Whatever way you look at it, the data is damning. The UK is bottom of the charts when it comes to paying businesses on time. We have the world’s highest proportion of invoices paid late – and 9% of them are written off completely. Every year, companies spend an average of 15 working days chasing late payments: more than in any other country in the world. It’s unacceptable, and we have to address it.
We can start by reforming attitudes to recouping unpaid debt. I understand that charities, campaign groups and the media want to ensure there’s no intimidation in recouping losses. This is right. However, there needs to be balance and we need to hear more voices empowering organisations to fight for what’s rightfully theirs. They must never be made to feel guilty for seeking help to do so.
I firmly believe that business owners should be prepared to chase payment rather than give up easily on their hard-earned income. The alternative is ‘pricing in’ more and more invoice write-offs to products and services – and that sends a bad message. It implies that those who pay their bills on time ought to cover the cost of those who choose to pay late, or not at all.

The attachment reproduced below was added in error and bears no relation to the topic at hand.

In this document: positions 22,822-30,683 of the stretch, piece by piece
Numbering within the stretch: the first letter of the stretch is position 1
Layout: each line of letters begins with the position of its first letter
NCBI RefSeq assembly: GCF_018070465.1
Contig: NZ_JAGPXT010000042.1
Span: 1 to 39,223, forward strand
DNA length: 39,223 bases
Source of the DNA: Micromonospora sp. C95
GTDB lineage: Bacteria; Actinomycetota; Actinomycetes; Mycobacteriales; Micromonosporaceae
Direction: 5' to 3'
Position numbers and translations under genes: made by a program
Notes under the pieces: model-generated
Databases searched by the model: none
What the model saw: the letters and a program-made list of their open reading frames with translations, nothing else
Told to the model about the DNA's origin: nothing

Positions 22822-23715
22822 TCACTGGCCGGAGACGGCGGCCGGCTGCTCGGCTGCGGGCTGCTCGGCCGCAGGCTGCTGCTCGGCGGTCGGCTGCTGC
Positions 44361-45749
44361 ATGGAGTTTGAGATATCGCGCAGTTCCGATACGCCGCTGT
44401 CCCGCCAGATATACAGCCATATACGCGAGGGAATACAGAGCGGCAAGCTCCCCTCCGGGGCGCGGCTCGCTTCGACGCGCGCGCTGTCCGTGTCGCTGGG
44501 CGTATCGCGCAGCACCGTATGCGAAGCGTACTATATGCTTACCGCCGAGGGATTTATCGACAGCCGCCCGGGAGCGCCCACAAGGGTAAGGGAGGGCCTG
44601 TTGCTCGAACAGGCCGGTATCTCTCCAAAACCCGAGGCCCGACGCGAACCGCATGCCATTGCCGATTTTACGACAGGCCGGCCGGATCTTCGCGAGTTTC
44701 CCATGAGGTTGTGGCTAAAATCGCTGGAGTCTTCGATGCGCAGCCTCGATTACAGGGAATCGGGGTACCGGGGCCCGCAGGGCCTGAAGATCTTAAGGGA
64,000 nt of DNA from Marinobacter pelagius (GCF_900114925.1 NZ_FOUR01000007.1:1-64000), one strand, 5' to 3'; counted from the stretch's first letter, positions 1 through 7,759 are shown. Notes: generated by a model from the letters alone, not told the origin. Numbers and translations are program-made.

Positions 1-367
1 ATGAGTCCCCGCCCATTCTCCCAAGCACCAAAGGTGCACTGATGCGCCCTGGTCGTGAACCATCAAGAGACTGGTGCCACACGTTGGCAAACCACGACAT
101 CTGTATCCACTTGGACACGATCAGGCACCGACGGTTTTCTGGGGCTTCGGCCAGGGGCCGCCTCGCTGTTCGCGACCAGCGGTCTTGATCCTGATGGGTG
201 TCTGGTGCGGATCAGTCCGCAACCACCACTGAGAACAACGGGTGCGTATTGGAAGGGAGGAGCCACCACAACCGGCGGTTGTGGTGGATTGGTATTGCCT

When companies feel justified in chasing overdue money, there’s plenty they can do to improve the situation for themselves. The first thing is to be careful in vetting their new customers with basic credit checks and references. These should be followed with regular communication to ‘check in’, and systems that flag when debts are growing so they can act fast.
I’m always surprised how often 'terms and conditions' get passed over, too. Simply inserting a clause whereby the costs of collection and enforcement are added to the sum owed will help the creditor get support from debt collectors. But because of the atmosphere at the moment, even such a basic clause obviously only targeting serious non-payers can spark worry.
Part of the problem is also that a lot of publicity has centred on debtors' rights recently. However, the law is also clear in its protection of creditors. For example, if you don’t include a clause to charge debtors the cost of collection and enforcement, you can still turn to The Late Payment of Commercial Debts (Interest) Act 1998. This allows you to charge statutory interest of 8% plus the Bank of England base rate on late payments, making it more viable to instruct collectors.
Having the courage and conviction to make use of our basic rights is already a step forward. Only by doing so will we challenge the complacency that has grown up around commercial debt.
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